Thursday, March 22, 2012

Proof history

We've implemented tree history functions to store past states of the proof. In existential graphs this is essential because the proof is the series of steps and not contained in any particular state. We've also implemented the first few rules of inference but we haven't connected all of them to the interface yet.

We still need to come up with a method for selecting objects before we can tie some of the rules of inference we've implemented into the interface. We also need to come up with a method for handing insertion of complex structures. I'd prefer to be able to do that without having to use a dialog box or similar.

Currently our proof history system saves the entire tree but we are considering making the history store just the changes instead.

Friday, March 9, 2012

Neat Javascript Graphics Libraries

Here are some really neat javascript libraries if you want to do wonderful graphical things in your browser:

Canvas:
  • CakeJs - This scene-graph library was one of the fastest and most responsive that I found and it has some support for mobile devices too. It has many performance optimizations that are key for using the html5 canvas.
  • Processing.js - The classic Processing graphics framework ported to javascript. The neat thing is that it translates a converts a regular Processing .pde file into a javascript file for use on the canvas. This means you could have a program that works on both a java applet and one that works on an html5 canvas! Plus it has a large community from the javascript side and the enormous processing community.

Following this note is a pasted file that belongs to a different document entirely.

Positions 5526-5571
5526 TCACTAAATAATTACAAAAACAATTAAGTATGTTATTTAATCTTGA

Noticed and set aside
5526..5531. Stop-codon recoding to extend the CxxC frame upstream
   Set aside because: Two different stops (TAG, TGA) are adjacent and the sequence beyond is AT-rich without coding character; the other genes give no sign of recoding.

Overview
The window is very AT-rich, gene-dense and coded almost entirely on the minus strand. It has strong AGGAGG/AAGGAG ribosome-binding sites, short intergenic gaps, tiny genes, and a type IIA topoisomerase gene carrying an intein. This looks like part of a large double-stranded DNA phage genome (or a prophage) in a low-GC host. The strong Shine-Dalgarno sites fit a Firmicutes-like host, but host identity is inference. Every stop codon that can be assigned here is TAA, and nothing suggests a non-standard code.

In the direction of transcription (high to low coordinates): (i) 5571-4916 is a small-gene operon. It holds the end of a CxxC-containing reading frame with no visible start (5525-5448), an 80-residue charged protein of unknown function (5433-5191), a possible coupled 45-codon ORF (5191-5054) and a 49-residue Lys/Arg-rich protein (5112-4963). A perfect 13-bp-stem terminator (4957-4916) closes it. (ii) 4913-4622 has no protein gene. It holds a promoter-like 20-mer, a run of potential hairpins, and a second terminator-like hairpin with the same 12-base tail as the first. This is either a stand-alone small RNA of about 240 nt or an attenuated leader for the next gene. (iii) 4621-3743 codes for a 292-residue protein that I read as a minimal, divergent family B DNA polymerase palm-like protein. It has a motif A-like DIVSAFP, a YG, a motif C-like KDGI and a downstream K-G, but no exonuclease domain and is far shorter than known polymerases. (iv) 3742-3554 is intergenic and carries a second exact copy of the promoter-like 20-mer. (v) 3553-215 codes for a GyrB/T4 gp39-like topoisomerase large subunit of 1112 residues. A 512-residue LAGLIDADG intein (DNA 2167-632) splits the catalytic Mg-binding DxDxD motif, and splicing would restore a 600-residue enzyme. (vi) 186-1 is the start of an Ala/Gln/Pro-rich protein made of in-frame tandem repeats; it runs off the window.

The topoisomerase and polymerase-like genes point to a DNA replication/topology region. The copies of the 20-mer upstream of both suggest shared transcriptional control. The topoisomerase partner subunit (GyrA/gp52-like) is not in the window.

• Three.js - A really awesome and powerful library for doing 3D graphics using the canvas or webgl.
  • EaselJS - Another neat scene-graph library, although not as fast as CakeJs it has a lot of support for use with external libraries like animation and sound.
  • Paper.js - A very very very pretty canvas scene-graph library that uses scalable vector graphics(SVGs) to render really clean and fast interactive graphics.
SVG:
  • Raphael - The library we're using for our project. Its another very very very pretty scene-graph library except it doesn't use the canvas and renders everything directly using SVGs so its externally fast for things with a low load of dynamic and moving content. It also works very fast on mobile devices and supports multi-touch. Also if you've seen the really neat graphs and charts on github, those are similar to what can be done using Raphael.